Asana is the Sanskrit word for the position and posture. The asanas are physical practices of yoga as exercise, as opposed to meditation yoga nidra is known as yoga or karma yoga and bhakti. In the last century, have implemented various types of yoga in the West. The most popular are: Hatha yoga , Ashtanga, Birkram or hot yoga, Vinyasa and Iyengar. All styles are based on traditional Hatha yoga. However, each has its own style variations.
The word hatha means Mental and physical energy balance. The Hatha Yoga includes a series of asanas with pranayama, or breathing techniques. A class of Hatha Yoga is usually slow-paced, with lots of stretching and breathing, and ends with a period of meditation called Savanasa, or Corpse Pose. At this time, the body relaxes, lowers heart rate, blood pressure is reduced and the mind is calm and relaxing.
Ashtanga is also known as power yoga (yoga strong,) because of their intense training and a faster pace than hatha. The Ashtanga Yoga is a series of exercises ever conducted in the same order and constantly changing from one posture to the next. In Sanskrit, Ashtanga means the eightfold path as described in the yoga sutras of Patanjali yoga classes. Continue reading “Types of Yoga”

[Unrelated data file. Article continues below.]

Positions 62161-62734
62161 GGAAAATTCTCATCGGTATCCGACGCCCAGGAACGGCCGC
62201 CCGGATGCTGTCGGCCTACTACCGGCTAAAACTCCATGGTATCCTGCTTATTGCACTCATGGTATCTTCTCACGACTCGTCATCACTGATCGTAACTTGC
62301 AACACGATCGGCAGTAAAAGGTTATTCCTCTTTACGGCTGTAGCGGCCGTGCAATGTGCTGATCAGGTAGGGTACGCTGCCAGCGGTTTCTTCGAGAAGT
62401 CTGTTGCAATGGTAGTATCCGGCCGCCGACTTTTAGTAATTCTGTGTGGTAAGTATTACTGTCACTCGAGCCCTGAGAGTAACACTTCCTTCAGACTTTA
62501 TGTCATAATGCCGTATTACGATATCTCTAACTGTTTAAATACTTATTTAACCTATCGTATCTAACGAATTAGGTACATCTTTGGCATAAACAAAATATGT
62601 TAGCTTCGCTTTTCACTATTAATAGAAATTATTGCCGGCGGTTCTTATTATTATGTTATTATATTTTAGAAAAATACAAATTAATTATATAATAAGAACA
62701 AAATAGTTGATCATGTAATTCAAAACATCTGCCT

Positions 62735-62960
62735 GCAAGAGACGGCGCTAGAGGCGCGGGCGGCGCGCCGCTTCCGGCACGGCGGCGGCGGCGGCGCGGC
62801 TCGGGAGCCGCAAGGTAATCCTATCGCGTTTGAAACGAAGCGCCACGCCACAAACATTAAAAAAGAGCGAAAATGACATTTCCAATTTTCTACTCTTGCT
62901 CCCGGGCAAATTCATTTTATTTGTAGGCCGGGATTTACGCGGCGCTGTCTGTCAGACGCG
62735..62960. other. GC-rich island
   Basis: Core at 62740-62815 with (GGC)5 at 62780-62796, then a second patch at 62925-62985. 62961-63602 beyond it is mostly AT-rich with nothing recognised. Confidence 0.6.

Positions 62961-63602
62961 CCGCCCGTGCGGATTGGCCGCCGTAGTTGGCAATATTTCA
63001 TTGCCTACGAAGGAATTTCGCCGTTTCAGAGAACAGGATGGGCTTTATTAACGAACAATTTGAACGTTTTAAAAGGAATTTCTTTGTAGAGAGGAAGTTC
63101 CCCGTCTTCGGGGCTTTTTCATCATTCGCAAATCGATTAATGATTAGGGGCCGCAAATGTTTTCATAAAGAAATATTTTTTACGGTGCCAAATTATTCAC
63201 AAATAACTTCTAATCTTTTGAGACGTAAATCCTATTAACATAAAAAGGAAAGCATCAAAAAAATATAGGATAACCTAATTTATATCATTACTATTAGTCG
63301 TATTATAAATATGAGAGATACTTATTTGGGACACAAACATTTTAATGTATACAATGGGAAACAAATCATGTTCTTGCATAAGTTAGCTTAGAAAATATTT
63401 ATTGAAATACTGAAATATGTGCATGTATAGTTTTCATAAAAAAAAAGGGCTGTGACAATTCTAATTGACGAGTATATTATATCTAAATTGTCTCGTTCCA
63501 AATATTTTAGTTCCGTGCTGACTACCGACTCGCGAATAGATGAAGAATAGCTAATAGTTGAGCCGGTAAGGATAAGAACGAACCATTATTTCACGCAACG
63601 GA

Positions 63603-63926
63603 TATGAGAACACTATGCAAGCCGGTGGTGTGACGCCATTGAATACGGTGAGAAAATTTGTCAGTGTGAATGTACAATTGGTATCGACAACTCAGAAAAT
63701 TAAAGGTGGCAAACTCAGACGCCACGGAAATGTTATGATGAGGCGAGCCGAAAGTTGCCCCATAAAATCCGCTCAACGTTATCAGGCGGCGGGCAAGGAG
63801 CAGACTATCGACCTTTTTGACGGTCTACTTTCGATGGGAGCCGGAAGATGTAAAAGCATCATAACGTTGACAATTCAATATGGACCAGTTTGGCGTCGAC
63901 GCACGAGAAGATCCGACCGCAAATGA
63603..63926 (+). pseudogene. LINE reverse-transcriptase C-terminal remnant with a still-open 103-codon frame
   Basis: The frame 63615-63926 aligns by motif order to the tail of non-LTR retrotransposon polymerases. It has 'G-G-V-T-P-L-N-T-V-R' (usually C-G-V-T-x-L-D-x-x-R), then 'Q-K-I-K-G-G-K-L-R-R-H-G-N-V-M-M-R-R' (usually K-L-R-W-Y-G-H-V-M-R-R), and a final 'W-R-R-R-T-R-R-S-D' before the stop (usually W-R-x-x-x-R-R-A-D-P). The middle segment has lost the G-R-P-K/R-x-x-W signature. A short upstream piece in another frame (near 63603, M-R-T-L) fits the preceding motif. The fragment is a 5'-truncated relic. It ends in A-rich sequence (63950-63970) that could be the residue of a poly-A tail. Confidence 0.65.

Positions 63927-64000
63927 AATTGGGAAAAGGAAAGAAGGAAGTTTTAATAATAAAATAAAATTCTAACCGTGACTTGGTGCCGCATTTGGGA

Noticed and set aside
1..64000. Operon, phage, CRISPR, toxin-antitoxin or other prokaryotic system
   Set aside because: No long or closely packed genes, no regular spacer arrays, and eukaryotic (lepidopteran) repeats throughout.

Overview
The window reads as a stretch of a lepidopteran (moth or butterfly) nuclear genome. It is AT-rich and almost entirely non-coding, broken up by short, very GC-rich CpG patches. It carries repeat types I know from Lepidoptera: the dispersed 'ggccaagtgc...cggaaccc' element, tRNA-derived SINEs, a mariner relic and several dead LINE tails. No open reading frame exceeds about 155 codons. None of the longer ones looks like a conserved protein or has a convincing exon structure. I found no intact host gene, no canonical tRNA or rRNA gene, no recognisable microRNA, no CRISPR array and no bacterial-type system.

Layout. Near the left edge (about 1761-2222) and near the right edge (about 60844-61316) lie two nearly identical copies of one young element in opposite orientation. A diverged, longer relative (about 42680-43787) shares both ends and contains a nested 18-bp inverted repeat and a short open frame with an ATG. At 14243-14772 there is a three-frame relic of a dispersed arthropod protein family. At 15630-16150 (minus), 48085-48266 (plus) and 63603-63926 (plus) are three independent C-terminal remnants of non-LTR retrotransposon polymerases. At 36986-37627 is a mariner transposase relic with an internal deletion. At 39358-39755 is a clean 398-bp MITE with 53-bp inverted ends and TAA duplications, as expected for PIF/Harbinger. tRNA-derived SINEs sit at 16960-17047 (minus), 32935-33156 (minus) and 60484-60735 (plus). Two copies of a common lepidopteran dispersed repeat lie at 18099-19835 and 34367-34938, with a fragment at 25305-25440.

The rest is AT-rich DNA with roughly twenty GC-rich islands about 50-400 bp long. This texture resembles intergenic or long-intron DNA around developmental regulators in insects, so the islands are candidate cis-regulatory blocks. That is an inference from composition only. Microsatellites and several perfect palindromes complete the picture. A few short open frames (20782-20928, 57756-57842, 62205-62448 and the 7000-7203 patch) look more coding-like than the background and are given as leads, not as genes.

Yoga is thousands of years old, and has been modified over time to adapt to modern society. These modifications and variations of velocity, temperature, the order of the positions and several other changes have created many different “styles” of yoga. There is a somewhat modern style of yoga known as Ashtanga yoga, but the original Ashtanga yoga refers to the eight limbs of Hatha yoga, which are aimed at controlling the body and mind to achieve lasting health, harmony and balance life.
The first branch of Hatha yoga is known as “yama”, which means “restraint” in Sanskrit. before bringing out the yoga mat to stretch and tone the body , yoga asks you to first look at your own life with honesty and clarity. According to Yoga Journal, “the Yamas deal with ethical standards and a sense of personal integrity.” The five Yamas are ahimsa, satya, asteya, aparigraha and brahmacharya, which are non-violence, truthfulness, non-stealing, coveting, and moderation in all things, including celibacy. The Sivananda Yoga Vedanta Organization refers to the Yamas and the “don’ts” of yoga, because if you do these five things, your life can be out of balance and your ability to practice yoga with efficiency decreases.
After examining your life and way of behavior, the next step in the Hatha Yoga practice is to start the Niyamas. The niyamas, or observances, are the second branch and the “doing” of Hatha yoga. These five observances are saucha, santosha, tapas, and pranidhana swadhyaya ishwara – cleanliness or purity, contentment, austerity, study of sacred texts and living constantly being aware of the divine presence. Continue reading “Types of Hatha Yoga”